Meanwhile I see no obvious candidate for an economic driver to the upside. Apple can only sell so many iPhones.
Unwise debt and unsustainable bubbles had masked the fact that the economy was already bankrupt. The next mortgage meltdown (unavoidable), and the baby boomer impact (unavoidable) are not balanced out by anything that looks like good news. In other words, capitalism Part 1 failed.
The second objection to yesterday's post is that people wouldn't put up with any additional curbs on their spending and investing freedoms. That seems ridiculous to me since we already put up with so many societal restrictions. A few more would hardly be noticed. I don't remember the last time I heard anyone grumble about seatbelts. And if the government told banks they couldn't make billion-dollar loans to the homeless, no one would complain about that new restriction on freedom. Some restrictions on freedom just make sense.
Suppose your so-called restrictions on freedom came down to this question: "Would you rather have affordable healthcare or the right to make ignorant and risky investments?" Or how about, "Would you like to have a job or the right to be obese without being taxed extra?"
I don't know what capitalism's second act will look like, but it probably involves preventing individuals from being as self-destructive as they would prefer.
I remind you that I lean libertarian, so I'm happy to let anyone engage in risky and morally ambiguous behavior, but only up to the point where it has an impact on me. When your behavior raises my taxes it becomes my business.
1. Absurdity is achieved.
2. The reader feels as if it all makes sense.
My comic from Saturday illustrates that principle.
According to Google Alerts that comic has been posted to more blogs than any comic I have ever created. It inspires me to more fully explain the theory of finance in this blog.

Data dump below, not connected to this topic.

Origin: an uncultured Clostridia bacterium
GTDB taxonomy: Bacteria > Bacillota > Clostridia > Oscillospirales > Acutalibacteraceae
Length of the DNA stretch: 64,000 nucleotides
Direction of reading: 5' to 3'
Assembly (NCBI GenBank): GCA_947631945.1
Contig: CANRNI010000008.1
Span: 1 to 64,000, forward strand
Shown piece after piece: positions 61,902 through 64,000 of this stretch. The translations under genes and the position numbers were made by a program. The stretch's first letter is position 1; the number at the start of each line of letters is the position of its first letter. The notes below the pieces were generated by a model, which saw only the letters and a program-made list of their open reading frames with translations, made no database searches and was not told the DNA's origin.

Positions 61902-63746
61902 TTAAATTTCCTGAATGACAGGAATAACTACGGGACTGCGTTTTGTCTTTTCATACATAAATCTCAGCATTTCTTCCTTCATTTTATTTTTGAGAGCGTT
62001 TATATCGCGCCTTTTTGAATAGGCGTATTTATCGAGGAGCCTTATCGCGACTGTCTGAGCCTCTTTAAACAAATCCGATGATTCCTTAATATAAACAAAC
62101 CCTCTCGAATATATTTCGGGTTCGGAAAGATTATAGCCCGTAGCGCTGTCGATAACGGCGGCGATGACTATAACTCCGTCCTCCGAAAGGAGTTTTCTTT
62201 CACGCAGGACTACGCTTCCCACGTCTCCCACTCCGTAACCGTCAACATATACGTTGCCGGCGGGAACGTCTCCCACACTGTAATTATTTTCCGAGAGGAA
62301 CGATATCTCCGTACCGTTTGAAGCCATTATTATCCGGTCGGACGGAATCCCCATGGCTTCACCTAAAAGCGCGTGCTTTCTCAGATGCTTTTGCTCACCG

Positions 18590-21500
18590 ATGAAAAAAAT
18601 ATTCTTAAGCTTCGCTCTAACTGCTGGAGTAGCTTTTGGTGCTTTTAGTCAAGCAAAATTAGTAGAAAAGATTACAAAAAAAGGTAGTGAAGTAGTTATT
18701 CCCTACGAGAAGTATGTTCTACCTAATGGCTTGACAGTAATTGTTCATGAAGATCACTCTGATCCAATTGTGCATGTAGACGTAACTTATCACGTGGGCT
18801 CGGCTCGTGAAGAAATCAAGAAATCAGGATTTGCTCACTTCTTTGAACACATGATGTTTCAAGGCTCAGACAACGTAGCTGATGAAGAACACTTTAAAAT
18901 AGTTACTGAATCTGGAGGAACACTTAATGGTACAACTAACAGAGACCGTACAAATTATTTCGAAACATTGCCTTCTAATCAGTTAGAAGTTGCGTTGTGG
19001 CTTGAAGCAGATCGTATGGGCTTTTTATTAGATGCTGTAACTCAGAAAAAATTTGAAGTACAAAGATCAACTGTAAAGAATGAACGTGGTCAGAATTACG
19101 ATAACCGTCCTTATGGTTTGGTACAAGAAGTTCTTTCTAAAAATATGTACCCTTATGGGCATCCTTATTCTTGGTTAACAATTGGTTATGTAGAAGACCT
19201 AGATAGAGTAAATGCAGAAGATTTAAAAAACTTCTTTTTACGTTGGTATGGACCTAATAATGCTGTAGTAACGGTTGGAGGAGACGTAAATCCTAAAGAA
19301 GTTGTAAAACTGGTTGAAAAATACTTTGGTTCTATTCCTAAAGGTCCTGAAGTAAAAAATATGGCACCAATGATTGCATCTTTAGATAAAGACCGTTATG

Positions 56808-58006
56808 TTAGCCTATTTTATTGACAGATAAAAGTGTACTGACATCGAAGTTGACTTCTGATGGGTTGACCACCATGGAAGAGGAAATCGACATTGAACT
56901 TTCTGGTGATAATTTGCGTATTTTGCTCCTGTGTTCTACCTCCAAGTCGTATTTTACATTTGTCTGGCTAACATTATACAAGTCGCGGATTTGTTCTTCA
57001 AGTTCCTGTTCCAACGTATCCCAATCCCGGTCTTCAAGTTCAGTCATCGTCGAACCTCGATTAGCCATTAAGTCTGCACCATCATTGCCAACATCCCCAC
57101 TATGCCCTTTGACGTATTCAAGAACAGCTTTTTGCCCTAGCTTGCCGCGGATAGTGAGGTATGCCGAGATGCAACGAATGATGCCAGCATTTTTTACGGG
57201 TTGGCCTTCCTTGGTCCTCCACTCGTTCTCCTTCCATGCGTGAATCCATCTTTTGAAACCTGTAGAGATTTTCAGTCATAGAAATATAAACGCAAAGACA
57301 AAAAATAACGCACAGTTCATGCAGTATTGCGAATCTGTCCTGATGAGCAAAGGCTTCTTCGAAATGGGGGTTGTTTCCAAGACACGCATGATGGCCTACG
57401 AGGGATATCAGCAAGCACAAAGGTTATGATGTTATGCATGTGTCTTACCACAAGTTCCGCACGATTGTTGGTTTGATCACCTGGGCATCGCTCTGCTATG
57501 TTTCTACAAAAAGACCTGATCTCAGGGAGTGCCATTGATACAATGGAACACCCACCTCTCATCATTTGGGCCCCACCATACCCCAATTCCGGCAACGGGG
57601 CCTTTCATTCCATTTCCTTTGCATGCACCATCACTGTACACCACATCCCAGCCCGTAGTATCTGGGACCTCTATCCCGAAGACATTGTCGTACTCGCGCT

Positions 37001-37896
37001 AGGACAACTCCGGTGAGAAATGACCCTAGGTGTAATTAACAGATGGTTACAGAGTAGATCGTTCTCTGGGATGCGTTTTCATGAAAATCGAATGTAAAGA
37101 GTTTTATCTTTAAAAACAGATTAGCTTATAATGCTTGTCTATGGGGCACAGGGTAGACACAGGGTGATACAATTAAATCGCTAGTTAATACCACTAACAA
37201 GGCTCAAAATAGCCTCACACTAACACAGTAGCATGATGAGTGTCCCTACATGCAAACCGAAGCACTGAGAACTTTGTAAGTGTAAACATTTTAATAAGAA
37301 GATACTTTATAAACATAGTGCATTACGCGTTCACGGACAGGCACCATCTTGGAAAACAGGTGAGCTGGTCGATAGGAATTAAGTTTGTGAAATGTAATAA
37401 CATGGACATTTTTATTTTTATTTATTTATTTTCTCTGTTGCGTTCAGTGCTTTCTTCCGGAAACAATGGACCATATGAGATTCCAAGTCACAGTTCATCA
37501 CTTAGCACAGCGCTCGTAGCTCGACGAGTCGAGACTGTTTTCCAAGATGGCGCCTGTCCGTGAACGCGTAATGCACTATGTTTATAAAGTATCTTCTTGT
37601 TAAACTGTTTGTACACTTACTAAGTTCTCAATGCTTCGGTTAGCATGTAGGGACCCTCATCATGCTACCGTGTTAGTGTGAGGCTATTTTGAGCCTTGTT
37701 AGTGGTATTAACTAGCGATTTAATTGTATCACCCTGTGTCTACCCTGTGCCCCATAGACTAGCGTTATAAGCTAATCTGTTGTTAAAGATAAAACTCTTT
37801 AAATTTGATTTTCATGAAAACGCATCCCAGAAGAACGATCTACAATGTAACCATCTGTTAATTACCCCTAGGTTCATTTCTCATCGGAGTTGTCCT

Think of financial theory as a stool. The stool is supported by three legs, or truisms.
These three truisms can explain any financial phenomenon. For example, if your financial advisor suggests that you invest in a market bubble that is about to burst, he will explain that the past is no indication of future results. Just because a Price/Earnings ratio of 45 has never been sustainable in the past doesn't mean it won't be perfectly safe in the future.
And when the bubble bursts and you lose half of your money, your advisor will explain it's because history always repeats. In other words, he's an asshat trying to steal your money.
This stool also explains the housing situation. Financial experts knew that making loans to hobos had never been a good idea in the past. On the other hand, past performance is no indication of future returns. Maybe this time would be different. Then history repeated and asshats stole your money. As a bonus, they even stole each other's money this time. You have to admire their thoroughness.
One last thing you need to know: People who say it is a good time to invest are called bulls. The bulls are at the center of all financial problems.
In summary, if you want to understand financial markets find a bull and look at his stool.